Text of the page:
Hitting Chinese EVs with new tariffs raises fears of retaliation against Canada

Ottawa announces 30-day consultation on how to protect sector in which it has invested billions

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The federal government is set for a 30-day consultation on how to protect Canada’s electric-vehicle sector against what Deputy Prime Minister Chrystia Freeland calls “unfair” Chinese trade policies, but some are urging restraint on the most obvious policy tool — tariffs.

United States President Joe Biden in May announced sweeping tariffs on Chinese-made EVs and other products, leading to questions about whether Canada would follow suit.

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Ontario Premier Doug Ford has led a chorus of voices urging the federal government to also enact tariffs on Chinese-made EVs, saying it needs to protect the tens of billions of dollars in tax credits and other incentives it has offered to automakers to set up operations in Canada.

But some have said they see this as one area where Canada may not need to follow the U.S. in lockstep because of the potential damage a trade war with China would cause.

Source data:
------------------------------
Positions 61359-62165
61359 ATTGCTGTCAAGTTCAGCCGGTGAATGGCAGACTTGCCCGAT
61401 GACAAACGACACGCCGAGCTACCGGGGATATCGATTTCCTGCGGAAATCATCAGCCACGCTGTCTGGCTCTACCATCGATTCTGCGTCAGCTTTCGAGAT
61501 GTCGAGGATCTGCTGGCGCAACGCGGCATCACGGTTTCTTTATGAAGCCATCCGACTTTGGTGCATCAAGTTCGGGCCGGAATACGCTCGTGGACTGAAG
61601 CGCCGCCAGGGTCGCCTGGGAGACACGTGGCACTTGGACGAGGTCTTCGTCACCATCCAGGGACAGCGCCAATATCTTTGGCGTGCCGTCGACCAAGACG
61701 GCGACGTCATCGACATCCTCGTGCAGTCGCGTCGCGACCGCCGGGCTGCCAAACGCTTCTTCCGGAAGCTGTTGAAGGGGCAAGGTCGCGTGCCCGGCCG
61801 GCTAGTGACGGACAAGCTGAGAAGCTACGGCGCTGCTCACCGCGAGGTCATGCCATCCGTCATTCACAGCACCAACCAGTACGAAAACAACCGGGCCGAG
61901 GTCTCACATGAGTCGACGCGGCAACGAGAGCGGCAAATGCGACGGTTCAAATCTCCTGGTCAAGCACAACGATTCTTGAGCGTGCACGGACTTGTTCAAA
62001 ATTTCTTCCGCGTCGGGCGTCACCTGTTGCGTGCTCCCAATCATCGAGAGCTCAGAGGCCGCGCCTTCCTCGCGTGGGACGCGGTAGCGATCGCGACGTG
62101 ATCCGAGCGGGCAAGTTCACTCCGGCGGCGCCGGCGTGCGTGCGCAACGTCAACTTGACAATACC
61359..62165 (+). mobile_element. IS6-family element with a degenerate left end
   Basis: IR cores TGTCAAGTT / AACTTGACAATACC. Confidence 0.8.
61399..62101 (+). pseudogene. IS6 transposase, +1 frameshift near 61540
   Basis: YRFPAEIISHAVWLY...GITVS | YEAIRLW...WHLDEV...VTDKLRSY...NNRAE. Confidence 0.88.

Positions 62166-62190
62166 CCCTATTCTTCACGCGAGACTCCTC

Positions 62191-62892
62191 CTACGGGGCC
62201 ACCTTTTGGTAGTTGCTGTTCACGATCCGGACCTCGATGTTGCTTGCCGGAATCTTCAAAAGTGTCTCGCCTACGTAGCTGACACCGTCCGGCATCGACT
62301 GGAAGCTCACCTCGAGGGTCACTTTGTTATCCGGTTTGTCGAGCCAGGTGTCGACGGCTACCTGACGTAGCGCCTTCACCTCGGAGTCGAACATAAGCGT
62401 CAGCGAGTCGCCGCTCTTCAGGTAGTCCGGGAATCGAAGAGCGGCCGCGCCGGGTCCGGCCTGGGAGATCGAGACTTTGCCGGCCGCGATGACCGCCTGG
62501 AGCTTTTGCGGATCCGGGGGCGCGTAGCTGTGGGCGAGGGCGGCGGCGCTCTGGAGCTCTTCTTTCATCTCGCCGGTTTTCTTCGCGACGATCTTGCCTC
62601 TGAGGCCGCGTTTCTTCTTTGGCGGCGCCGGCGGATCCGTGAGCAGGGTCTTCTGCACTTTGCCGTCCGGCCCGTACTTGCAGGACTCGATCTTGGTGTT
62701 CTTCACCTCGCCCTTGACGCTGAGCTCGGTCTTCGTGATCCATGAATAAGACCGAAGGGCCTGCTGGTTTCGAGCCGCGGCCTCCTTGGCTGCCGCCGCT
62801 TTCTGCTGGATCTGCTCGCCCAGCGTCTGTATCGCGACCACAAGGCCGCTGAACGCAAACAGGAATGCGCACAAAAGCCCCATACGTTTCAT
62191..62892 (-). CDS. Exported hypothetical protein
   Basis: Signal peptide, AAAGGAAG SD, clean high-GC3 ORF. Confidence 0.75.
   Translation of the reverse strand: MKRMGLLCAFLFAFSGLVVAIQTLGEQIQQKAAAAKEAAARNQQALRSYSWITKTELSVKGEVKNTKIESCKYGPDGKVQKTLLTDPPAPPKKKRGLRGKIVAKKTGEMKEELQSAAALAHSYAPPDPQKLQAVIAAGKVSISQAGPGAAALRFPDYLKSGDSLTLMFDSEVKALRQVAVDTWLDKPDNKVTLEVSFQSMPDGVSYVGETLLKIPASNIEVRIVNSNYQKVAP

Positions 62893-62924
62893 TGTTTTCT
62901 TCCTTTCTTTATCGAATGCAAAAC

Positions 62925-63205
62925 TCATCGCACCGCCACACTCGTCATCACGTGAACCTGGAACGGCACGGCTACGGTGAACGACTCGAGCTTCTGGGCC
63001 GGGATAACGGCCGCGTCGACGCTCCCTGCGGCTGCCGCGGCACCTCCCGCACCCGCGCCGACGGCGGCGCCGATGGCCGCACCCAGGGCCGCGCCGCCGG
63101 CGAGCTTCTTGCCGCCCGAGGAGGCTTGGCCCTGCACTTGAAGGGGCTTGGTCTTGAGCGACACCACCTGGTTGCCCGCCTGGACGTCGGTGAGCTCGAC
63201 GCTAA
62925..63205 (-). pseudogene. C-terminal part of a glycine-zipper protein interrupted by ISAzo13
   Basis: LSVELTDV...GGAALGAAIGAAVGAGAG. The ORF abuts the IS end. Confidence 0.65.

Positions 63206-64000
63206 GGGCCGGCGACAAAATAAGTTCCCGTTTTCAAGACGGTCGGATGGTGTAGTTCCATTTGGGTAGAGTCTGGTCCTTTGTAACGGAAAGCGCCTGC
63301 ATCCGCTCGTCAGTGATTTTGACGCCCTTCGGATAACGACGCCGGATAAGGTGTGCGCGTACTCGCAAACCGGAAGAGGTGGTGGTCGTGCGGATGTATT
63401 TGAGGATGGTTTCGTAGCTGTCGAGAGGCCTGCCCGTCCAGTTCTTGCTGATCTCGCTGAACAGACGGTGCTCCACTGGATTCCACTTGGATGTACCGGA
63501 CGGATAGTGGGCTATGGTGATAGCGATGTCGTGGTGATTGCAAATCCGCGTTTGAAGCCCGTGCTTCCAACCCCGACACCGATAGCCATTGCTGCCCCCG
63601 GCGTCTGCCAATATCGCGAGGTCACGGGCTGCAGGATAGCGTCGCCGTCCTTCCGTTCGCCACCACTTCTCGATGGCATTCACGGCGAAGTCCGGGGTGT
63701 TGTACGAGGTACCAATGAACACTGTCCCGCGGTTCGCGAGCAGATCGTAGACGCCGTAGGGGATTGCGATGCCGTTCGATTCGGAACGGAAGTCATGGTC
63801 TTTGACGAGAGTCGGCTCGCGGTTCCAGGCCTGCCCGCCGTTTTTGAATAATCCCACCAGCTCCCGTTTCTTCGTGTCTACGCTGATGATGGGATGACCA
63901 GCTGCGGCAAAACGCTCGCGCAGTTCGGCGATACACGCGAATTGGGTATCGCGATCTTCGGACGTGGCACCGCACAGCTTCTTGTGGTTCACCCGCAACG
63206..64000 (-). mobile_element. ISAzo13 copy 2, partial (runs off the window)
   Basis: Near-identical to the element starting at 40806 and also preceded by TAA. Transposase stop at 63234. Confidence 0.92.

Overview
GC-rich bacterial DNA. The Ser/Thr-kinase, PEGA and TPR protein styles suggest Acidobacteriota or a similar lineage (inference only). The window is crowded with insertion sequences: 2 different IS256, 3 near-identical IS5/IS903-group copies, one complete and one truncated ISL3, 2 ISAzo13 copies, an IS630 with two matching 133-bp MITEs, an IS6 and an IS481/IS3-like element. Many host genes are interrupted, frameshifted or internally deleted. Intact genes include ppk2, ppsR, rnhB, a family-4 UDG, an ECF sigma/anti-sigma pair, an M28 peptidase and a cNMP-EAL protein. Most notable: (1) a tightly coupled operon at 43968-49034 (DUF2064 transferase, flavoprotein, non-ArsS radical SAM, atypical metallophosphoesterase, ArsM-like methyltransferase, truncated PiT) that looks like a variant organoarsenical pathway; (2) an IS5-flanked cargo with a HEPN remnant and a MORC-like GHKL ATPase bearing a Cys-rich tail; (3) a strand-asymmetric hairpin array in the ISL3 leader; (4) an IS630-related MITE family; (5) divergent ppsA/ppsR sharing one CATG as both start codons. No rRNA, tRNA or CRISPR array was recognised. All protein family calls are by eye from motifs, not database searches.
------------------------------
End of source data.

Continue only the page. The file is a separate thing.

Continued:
“Obviously, we need to protect our billions of dollars of investment in battery manufacturing and electric vehicles,” David Adams, president of the Global Automakers of Canada, said. “But we do not want to attract unnecessary attention from the Chinese because, you know, we’re not the U.S. We’re smaller and I think we run potentially a greater risk of retaliation.”

He said the federal government has to be careful about how China could retaliate against other parts of Canada’s economy.

China is Canada’s second-largest trade partner — behind only the U.S. — and accounts for 6.6 per cent of the country’s imports and 4.4 per cent of exports. But China’s economy is about nine times as large as Canada, with about $18 trillion in gross domestic product compared to $2.14 trillion here, according to the World Bank. As a result, trade disruptions could have a disproportionate effect on Canada.